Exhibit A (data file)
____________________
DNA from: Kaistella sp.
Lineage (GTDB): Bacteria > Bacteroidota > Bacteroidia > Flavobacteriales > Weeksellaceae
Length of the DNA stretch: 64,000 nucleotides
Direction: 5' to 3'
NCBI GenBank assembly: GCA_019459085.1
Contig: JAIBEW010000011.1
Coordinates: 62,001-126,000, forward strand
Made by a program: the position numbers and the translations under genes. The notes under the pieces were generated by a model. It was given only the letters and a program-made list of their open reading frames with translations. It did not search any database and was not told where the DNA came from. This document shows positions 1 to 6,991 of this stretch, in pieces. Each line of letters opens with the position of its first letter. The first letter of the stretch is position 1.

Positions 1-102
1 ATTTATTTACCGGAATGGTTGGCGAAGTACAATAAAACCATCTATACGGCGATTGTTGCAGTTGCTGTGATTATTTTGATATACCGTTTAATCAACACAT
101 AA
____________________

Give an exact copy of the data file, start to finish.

DNA from: Kaistella sp.
Lineage (GTDB): Bacteria > Bacteroidota > Bacteroidia > Flavobacteriales > Weeksellaceae
Length of the DNA stretch: 64,000 nucleotides
Direction: 5' to 3'
NCBI GenBank assembly: GCA_019459085.1
Contig: JAIBEW010000011.1
Coordinates: 62,001-126,000, forward strand
Made by a program: the position numbers and the translations under genes. The notes under the pieces were generated by a model. It was given only the letters and a program-made list of their open reading frames with translations. It did not search any database and was not told where the DNA came from. This document shows positions 1 to 6,991 of this stretch, in pieces. Each line of letters opens with the position of its first letter. The first letter of the stretch is position 1.

Positions 1-102
1 ATTTATTTACCGGAATGGTTGGCGAAGTACAATAAAACCATCTATACGGCGATTGTTGCAGTTGCTGTGATTATTTTGATATACCGTTTAATCAACACAT
101 AA